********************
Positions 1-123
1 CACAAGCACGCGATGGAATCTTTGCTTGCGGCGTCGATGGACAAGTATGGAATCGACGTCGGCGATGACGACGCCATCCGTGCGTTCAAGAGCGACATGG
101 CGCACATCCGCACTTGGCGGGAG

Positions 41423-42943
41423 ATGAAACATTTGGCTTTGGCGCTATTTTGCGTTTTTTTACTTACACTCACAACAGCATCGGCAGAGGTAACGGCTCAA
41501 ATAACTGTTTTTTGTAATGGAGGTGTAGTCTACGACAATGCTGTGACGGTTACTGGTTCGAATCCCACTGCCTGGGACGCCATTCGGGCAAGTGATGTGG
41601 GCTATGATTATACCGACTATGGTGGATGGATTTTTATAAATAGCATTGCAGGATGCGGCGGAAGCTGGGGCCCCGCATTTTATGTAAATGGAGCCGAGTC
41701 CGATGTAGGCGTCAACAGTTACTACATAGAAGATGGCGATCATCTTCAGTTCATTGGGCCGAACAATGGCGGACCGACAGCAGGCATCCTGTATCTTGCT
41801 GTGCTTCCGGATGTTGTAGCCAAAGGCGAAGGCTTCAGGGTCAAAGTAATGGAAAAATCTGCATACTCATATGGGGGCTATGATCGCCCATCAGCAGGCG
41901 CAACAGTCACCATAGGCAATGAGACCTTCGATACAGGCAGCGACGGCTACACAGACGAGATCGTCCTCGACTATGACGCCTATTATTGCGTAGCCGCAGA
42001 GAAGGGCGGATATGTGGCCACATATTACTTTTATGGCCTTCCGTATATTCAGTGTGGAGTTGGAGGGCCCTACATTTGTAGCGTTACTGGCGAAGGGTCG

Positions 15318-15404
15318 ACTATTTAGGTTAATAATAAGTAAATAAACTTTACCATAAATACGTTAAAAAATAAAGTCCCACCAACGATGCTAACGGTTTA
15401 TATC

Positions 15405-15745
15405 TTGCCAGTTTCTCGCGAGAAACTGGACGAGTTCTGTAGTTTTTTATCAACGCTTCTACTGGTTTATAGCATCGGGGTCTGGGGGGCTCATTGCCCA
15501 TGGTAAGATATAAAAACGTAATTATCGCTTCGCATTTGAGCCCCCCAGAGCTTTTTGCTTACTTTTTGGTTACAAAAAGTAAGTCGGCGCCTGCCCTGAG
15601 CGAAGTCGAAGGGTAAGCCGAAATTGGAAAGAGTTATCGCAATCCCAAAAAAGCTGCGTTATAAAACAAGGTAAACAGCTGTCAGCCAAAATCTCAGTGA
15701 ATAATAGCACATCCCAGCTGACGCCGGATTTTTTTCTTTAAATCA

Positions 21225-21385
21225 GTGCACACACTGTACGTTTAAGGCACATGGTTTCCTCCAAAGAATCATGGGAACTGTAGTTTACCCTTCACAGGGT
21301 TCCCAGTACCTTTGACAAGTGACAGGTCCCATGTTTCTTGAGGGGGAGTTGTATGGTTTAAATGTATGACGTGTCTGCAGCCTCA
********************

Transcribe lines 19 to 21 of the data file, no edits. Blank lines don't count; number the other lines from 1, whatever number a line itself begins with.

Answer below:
15701 ATAATAGCACATCCCAGCTGACGCCGGATTTTTTTCTTTAAATCA

Positions 21225-21385
21225 GTGCACACACTGTACGTTTAAGGCACATGGTTTCCTCCAAAGAATCATGGGAACTGTAGTTTACCCTTCACAGGGT